Control orders what Teresa May didnt say
Control Orders will be scrapped from December 2011, and replaced with the catchily-named “T-Pims”, Terrorism prevention and investigation measures – that’s the long-awaited news from Home Secretary Teresa May today. It comes as a result of the Counter-Terrorism review, which looked at six key UK counter-terrorism measures.
There are some positive developments. Some of the worst excesses of the control order regime will be curbed, such as 16-hour curfews (replaced by ‘overnight residence requirements’) and the ‘internal exile' of forced relocation, whereby people could be uprooted from their family, friends and support networks and banished to another town or city. Controlees will also be able to have mobile phones and internet access (and the security services will have their passwords).
But what Teresa May didn’t announce was a fundamental overhaul to the problem at the heart of the control order regime: the question of whether people get a right to a fair hearing, to challenge the (very serious) allegation that they’re a suspected terrorist.
We’re still examining the detail of the proposals and there will be more to come later on. There is a mention of changes to the standard of evidence required, with a more stringent requirement that the authorities have “reasonable belief” that someone is involved in terrorism before a control order can be imposed. There will also be changes to the way that special advocates operate – the security cleared lawyers who have access to secret intelligence but can’t disclose it to their clients – but these changes will only take place following a further consultation next year on the use of intelligence evidence in courts..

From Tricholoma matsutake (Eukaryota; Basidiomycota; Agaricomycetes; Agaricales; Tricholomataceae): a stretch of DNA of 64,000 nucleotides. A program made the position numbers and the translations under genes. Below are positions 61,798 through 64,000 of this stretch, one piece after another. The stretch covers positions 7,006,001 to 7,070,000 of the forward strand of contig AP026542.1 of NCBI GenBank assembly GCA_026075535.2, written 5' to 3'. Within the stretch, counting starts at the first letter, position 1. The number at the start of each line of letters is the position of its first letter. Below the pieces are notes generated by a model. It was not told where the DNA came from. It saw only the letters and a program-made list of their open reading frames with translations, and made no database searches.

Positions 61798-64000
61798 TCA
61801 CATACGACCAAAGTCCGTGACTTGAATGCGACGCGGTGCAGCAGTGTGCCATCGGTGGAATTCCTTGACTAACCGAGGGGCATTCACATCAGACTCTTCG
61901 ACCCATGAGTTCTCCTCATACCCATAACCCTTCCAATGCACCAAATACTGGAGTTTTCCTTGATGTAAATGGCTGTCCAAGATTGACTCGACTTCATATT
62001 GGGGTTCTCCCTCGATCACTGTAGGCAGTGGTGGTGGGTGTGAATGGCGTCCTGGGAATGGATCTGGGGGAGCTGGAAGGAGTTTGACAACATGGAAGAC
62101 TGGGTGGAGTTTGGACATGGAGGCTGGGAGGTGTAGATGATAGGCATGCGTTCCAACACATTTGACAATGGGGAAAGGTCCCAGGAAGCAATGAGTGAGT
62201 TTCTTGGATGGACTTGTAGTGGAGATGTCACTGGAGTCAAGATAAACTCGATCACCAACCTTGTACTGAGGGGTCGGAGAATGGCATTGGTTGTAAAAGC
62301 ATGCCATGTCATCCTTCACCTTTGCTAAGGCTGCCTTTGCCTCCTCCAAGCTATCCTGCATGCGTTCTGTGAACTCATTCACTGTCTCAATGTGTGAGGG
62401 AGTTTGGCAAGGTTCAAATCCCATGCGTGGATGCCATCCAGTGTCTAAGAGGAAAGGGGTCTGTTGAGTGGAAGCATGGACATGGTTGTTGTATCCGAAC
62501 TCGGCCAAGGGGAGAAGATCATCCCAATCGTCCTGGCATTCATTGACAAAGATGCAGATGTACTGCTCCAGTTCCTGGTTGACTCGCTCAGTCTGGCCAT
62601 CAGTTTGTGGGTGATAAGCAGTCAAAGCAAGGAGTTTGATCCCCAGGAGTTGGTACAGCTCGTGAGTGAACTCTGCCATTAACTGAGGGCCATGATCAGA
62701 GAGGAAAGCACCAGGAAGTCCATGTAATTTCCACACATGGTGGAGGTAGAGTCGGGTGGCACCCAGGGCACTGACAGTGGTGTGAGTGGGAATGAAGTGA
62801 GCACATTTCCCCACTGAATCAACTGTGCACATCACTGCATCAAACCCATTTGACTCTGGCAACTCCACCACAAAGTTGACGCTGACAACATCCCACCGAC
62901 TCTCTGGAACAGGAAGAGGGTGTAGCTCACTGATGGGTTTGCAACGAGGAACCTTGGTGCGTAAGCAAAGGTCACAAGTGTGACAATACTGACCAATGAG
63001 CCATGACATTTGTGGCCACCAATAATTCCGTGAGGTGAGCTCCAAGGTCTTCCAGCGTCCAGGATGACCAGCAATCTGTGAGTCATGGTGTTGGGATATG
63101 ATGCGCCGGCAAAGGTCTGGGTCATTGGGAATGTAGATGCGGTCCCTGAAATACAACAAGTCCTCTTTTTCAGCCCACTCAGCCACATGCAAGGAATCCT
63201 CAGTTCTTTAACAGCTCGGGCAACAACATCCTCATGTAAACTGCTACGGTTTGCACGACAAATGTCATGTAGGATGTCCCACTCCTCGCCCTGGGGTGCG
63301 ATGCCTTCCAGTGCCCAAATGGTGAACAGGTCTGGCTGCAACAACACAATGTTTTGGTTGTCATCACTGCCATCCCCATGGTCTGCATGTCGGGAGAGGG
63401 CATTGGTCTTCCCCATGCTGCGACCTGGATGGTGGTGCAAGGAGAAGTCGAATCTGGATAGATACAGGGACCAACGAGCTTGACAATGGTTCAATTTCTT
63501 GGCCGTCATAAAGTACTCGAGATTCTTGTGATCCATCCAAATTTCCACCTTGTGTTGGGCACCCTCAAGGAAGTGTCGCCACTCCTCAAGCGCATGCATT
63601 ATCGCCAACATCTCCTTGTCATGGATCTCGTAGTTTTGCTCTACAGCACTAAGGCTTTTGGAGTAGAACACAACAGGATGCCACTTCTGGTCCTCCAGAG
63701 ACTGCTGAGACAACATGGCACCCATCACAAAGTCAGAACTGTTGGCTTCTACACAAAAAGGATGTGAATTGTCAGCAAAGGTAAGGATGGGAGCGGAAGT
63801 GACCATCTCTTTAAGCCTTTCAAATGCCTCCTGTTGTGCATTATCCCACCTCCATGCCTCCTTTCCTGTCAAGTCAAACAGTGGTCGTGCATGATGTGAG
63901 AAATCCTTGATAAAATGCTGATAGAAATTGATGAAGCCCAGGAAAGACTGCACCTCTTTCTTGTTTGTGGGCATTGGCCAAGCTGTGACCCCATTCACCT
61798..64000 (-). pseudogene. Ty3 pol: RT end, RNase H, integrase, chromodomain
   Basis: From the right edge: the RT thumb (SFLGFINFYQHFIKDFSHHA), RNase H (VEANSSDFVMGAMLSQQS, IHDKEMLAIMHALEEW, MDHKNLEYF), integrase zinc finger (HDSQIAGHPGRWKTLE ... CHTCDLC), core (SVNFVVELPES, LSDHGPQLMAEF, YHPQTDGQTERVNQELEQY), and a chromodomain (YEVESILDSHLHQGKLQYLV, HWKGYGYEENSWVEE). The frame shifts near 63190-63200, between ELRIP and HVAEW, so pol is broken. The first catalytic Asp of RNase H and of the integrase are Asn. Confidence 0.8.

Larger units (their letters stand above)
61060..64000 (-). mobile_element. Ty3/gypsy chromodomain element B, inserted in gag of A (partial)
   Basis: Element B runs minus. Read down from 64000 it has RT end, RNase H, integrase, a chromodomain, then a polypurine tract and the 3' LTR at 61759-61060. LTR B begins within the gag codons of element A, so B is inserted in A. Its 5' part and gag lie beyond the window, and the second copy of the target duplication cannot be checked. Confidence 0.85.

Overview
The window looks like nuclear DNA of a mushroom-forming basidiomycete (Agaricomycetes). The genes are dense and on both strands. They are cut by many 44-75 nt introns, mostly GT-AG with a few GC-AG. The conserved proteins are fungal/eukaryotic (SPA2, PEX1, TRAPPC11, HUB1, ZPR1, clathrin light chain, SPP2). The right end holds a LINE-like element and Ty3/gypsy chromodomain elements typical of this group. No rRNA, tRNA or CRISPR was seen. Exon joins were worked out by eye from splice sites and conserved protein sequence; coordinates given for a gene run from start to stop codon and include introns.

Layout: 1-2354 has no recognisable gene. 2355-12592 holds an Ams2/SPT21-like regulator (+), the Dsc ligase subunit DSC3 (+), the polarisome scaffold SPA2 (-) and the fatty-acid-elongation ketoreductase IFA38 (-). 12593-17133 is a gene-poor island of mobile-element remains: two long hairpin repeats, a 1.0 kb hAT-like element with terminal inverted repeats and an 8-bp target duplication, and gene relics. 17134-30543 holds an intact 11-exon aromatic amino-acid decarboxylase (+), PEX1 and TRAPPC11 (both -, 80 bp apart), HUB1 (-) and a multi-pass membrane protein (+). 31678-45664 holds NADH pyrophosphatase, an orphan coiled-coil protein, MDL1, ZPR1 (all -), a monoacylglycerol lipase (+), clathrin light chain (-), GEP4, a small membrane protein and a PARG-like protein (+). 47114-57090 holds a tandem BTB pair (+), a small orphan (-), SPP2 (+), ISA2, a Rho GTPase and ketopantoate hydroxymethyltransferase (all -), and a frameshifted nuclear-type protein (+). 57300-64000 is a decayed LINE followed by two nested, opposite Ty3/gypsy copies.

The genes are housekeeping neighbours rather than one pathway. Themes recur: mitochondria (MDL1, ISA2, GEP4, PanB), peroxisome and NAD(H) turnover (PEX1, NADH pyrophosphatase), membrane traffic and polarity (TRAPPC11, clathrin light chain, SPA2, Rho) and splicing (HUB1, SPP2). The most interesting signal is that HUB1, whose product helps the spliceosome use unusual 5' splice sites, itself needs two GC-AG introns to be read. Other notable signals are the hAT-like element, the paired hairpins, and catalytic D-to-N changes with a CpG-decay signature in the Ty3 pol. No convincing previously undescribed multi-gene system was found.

But I didn’t hear anything from Teresa May this afternoon that reassured me about this key issue. I’ve been talking recently to Cerie Bullivant, who was subjected to a control order himself in 2006, until it was quashed by the High Court two years later, when Mr Justice Collins told the High Court that MI5 had shown "no reasonable suspicion" that Cerie was a security risk. He said one of the worst things about being on a control order is not knowing what the evidence is against you nor being able to challenge it. Being labelled a ‘suspected terrorist’ has some serious consequences in terms of how you’re viewed in your community and the impact on your ability to earn a livelihood.
If this basic issue isn’t addressed and people still don’t get the chance to challenge the allegations against them in a fair hearing, then the counter-terrorism review will have failed to deliver a significant improvement in human rights.
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